Researcher of the Month
Computer Engineering major, Class of 2017
Dr. Paul Fodor, Computer Science
Dennis Sosa, a Computer Engineering major/Computer Science minor and participant in the EOP-AIM & CSTEP programs, is very positive about his experiences at SB: “I actually love it! I’ve gotten so many opportunities that have helped me, and I have met people who have guided me through my courses and helped me think about what I want to do in the future.”
This past summer, Dennis participated in the 2015 PSEG Explorations in STEM summer research program administered through Technology & Society, the Career Center
and URECA, a program that provides summer support for undergraduate research in STEM
fields, particularly to students with demonstrated financial need. Working under the
mentorship of Dr. Paul Fodor of the Computer Science Department, Dennis researched
“Efficient Power Delivery Using Artificial Intelligence Planning”: designing an efficient planning algorithm to implement power delivery in smart
power grids, using Prolog, a general purpose logic programming language, and the XSB
Prolog logic programming and deductive database system. Dennis is grateful for the
PSEG program opportunity, and notes: "If they didn’t provide us with that funding, I would never have this opportunity to
do research for the summer. But I also really liked that they provided us with workshops
that helped me develop professionally..."
Dennis presented his PSEG-project at the 2015 Summer Research Symposium at the end of the summer, and more recently, at the Research and Innovation in STEM (RISE) symposium at the Society of Hispanic Professional Engineers (SHPE) National Conference in Baltimore, with support from a URECA travel grant award. Dennis describes the SHPE conference experience to be satisfying and rewarding on many levels – providing opportunities to practice his presentation skills, to network and make professional contacts, and most importantly, providing inspiration for his future plans. After attending the SHPE conference, Dennis is now certain that he wants to pursue a graduate degree in Computer Science, as well as a career in software engineering.
At SB, Dennis is in the Honors Program within the Computer Engineering major, and
is a member of IEEE-Eta Kappa Nu (Electrical & Computer Engineering Honor Society)
and the National Society of Collegiate Scholars. He has been on the Dean’s List every
semester. He is also active in the SB chapter of SHPE, and is SHPE's current webmaster
and previous E-Board Historian/End of the Year Banquet Chair; he also serves as a
STEM tutor for the EOP/AIM program. Dennis is a graduate of Uniondale HS (Uniondale,
NY), and is a first generation college student.
Below are excerpts of his interview with Karen Kernan, URECA Director.
Karen: Tell me about your current research at SB.
Dennis: Working with Professor Paul Fodor in the Computer Sciences Department, my project was to design an efficient planning algorithm to implement power delivery on smart power grids, using Prolog, a logic programming language; and XSB, a database system partially developed here at Stony Brook. We wanted to dedicate the summer project to the power industry, since the sponsor for my research was PSEG.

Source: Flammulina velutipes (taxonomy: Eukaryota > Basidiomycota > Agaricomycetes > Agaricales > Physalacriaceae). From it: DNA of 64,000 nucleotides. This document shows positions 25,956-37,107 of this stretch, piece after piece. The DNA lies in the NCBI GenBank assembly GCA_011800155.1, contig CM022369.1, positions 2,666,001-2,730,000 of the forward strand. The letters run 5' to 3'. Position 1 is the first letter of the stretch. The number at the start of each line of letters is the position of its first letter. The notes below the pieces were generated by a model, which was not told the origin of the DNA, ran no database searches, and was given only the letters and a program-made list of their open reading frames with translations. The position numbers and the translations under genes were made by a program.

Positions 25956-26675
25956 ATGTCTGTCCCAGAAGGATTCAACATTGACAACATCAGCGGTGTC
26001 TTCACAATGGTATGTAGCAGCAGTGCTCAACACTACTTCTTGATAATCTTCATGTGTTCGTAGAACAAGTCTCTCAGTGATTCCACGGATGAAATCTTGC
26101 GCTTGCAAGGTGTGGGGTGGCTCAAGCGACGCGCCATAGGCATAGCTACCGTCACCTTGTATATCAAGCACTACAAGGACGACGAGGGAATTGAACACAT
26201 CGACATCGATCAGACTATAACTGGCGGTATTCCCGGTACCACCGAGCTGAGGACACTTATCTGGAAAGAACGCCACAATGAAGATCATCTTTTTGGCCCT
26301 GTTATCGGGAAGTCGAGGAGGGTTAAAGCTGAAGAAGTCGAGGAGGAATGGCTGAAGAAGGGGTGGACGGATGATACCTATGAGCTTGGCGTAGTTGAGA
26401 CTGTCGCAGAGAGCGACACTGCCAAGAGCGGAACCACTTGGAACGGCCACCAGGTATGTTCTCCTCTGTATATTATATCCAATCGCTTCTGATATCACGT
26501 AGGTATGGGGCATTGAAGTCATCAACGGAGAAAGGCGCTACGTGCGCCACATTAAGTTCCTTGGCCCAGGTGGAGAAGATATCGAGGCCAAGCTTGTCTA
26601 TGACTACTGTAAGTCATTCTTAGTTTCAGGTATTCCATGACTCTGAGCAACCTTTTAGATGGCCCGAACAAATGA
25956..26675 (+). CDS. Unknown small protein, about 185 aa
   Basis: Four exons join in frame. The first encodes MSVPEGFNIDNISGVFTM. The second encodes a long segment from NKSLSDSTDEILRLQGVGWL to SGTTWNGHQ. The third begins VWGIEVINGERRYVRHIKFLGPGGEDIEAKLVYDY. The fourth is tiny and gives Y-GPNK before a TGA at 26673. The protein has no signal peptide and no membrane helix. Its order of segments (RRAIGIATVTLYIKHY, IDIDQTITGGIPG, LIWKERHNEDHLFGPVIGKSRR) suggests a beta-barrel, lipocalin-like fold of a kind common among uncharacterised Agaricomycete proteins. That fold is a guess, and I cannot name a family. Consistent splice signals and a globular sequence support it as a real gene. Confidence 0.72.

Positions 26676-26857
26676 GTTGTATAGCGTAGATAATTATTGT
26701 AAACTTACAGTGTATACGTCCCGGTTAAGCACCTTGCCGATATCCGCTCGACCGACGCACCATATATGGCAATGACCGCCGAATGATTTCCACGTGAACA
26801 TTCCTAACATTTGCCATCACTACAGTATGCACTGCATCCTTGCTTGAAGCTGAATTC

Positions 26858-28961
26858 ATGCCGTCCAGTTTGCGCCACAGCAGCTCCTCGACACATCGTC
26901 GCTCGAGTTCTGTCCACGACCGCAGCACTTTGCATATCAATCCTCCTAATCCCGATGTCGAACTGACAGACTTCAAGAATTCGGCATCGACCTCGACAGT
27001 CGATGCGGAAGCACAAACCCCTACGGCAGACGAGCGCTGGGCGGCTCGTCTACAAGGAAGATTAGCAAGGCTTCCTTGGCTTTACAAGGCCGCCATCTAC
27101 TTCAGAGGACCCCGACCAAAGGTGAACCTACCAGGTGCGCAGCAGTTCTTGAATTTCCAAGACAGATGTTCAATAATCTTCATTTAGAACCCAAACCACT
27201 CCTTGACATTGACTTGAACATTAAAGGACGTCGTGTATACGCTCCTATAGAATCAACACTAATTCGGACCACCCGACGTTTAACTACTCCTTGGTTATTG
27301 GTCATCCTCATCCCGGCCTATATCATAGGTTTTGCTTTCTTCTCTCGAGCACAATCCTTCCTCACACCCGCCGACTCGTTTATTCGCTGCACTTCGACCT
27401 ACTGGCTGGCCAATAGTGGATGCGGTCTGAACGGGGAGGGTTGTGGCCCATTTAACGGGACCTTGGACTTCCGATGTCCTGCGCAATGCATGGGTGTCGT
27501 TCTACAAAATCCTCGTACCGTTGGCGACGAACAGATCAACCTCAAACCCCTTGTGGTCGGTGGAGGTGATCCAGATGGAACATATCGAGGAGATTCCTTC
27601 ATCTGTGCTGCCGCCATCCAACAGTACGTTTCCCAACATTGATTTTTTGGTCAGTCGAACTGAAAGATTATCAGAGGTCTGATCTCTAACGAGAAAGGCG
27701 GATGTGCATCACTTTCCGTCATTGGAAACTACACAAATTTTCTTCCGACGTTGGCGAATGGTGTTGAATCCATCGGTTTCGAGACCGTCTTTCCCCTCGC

We made a graphical interface to display our project, which basically consisted of using artificial intelligence applications to find the most efficient way to deliver power from power plants to a data center—finding the shortest sequential plan to deliver power to a data center by turning on the least amount of power switches, which connect to junctions and to main power plants within the lower 48 states. Our algorithm searched the whole map (or the database from Prolog) and outputted all the possible paths in the map. The last one would be the shortest path, the most efficient way to deliver power to a selected data center.
Did you have previous research experience?
No, this was the first time I did research. I had always associated research with laboratory sciences, such as biology or chemistry. So when I found out about the PSEG Explorations in STEM program and started looking at the opportunities for research in my field and in software development, I was excited to get involved. And I didn’t have to go into a lab: It was just me, my computer, and communication with my professor.
How has your research enhanced your education?
Through this research experience, I definitely learned many new things that I wouldn’t have learned otherwise. I expanded my knowledge of programming, the use of logic programming and the communication of making this interface (the Python-XSB interface). It was also a really good experience in learning de-bugging skills, new programming languages, and learning how certain programming languages work differently than others.
Was there anything particularly surprising you discovered while working on your project?
I was very surprised to learn that the XSB interface partially developed here at SBU has the power of communicating with other higher programming languages, such as Python and Java. And I came to appreciate the power that I saw with Prolog: it has so many advantages. In other higher level programming languages, it may be harder to search certain databases than it is with Prolog. In the future, when I encounter certain problems, I may think back on how to use logic programming for solving certain problems.
What were the benefits of being involved in a summer research program?